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UN scales down troop size in DR Congo

By Vision Reporter

Added 28th March 2015 04:34 PM

The UN Security Council on Thursday voted to cut 2,000 troops from the UN peacekeeping force in the Democratic Republic of Congo despite calls from Kinshasa for a bigger drawdown.

The UN Security Council on Thursday voted to cut 2,000 troops from the UN peacekeeping force in the Democratic Republic of Congo despite calls from Kinshasa for a bigger drawdown.

UNITED NATIONS - The UN Security Council on Thursday voted to cut 2,000 troops from the UN peacekeeping force in the Democratic Republic of Congo despite calls from Kinshasa for a bigger drawdown.

The 15-member council unanimously adopted a resolution that provides for the troop cuts in the 20,000-strong MONUSCO force, the UN's biggest peace operation.

The vote came after Foreign Minister Raymond Tshibanda last week told the council that it was time for Kinshasa to take "full responsibility for its security" after 16 years of UN troop presence in the country.

President Joseph Kabila, who is headed for elections in November 2016, had sought an immediate cut of 6,000 troops and a clear commitment to shut down the UN peace operations in the near future.

Tensions have been rife between Kinshasa and the United Nations over how to deal with rebel groups in the east and security concerns ahead of the elections seen as a test of democracy in the DR Congo.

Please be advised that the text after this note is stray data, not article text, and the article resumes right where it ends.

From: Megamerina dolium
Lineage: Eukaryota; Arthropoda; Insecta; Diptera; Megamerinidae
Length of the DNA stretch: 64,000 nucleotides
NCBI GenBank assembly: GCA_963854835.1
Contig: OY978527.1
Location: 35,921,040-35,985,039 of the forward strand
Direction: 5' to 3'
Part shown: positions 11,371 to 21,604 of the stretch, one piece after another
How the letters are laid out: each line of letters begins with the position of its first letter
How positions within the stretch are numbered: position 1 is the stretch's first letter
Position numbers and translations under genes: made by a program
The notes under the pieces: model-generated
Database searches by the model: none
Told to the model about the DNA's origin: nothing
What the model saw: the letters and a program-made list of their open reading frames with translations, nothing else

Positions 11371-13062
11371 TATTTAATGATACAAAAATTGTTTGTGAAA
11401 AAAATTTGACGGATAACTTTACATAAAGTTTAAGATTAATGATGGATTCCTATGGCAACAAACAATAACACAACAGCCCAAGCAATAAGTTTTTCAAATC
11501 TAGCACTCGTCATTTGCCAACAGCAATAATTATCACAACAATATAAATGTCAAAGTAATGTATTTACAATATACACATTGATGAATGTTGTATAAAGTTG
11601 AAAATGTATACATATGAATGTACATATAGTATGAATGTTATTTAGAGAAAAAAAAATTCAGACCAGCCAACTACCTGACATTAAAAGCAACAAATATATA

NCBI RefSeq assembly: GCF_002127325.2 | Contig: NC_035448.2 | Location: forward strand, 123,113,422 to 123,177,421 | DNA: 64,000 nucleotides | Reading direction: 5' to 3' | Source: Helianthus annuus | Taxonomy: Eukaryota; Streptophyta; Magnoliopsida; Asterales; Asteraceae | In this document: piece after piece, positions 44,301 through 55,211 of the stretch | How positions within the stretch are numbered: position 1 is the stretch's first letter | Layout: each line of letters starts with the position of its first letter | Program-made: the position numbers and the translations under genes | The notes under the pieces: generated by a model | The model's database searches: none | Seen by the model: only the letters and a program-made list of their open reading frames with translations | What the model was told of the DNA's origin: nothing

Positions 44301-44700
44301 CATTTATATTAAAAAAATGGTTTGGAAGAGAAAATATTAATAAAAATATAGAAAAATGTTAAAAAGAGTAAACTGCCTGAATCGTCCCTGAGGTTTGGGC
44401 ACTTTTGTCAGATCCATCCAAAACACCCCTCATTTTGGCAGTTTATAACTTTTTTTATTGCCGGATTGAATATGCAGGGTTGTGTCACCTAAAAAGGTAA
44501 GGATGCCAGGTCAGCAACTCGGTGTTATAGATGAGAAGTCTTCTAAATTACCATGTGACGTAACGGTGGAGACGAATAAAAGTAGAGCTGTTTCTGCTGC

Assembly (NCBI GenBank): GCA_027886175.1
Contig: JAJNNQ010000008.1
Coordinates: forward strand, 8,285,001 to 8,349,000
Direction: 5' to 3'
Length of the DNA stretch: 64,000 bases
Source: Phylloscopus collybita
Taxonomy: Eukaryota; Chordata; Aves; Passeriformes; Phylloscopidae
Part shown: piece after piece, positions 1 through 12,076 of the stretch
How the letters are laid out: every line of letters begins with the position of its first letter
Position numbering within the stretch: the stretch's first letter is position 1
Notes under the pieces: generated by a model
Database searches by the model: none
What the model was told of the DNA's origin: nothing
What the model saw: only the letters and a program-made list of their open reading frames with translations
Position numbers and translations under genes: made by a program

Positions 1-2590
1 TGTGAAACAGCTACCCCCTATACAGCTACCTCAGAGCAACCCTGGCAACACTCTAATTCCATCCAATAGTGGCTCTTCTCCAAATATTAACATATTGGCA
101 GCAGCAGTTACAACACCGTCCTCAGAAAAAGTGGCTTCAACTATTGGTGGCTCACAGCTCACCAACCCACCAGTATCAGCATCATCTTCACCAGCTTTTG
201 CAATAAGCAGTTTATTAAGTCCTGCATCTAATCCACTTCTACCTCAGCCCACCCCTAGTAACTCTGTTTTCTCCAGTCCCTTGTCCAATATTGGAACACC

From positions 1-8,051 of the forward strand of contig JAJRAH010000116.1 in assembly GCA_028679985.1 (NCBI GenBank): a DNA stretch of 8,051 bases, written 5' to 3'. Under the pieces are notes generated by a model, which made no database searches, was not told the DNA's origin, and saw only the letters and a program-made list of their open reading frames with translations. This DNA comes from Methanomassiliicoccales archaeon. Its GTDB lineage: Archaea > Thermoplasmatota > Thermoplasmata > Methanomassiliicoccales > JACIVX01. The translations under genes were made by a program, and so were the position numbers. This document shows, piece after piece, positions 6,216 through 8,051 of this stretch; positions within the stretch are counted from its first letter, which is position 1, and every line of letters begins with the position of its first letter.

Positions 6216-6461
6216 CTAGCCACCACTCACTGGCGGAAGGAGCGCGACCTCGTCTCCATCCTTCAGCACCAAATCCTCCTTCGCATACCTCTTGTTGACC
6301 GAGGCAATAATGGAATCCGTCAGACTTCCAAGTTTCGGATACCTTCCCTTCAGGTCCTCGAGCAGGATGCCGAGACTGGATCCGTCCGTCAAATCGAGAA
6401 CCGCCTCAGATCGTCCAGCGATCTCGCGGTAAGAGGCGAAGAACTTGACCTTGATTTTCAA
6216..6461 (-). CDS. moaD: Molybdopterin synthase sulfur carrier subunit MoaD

The resolution drafted by France endorsed a recommendation from UN Secretary General Ban Ki-moon who said the drawdown would not affect the security situation.

The troop reduction did not affect the UN-mandated ceiling of about 21,000 forces, which suggested that the Security Council could decide at a later time to again boost UN troop presence in the DR Congo.

The cut will become permanent "once significant progress has been achieved regarding the priorities of MONUSCO's mandate" including the fight against Hutu rebels.

The measure renewed MONUSCO's mandate until March 2016 and kept in place an intervention brigade comprised of crack troops from South Africa, Tanzania and Malawi that plays a key role in strengthening the mission.

Exit strategy

But the resolution also opened the door to talks on winding down the UN mission, stating that "MONUSCO's exit should be gradual and progressive, tied to specific targets" established by Kinshasa and the United Nations.

MONUSCO has in recent years pushed for the disarming of dozens of rebel groups in the volatile east, most recently the Democratic Forces for the Liberation of Rwanda (FDLR) Hutu militia.

After months of planning with the UN mission for a joint offensive, Congo's military in January announced a unilateral offensive against the FDLR rebels.

That move followed a dispute over the appointment of two Congolese generals to lead the offensive who were on a UN blacklist of human rights violators.

The UN mission withdrew its support to the offensive against the FDLR after Kinshasa refused to sack the two generals.

The troop reduction did not affect the UN-mandated ceiling of about 21,000 forces, which suggested that the Security Council could decide at a later time to again boost UN troop presence in the DR Congo.

The cut will become permanent "once significant progress has been achieved regarding the priorities of MONUSCO's mandate," including the fight against the FDLR.

Congolese Ambassador Ignace Gata Mavita told the council his government "took note" of the troop reduction and was ready to "engage in a deep reflection" on the future of the UN presence in the DR Congo.

AFP


 

UN scales down troop size in DR Congo

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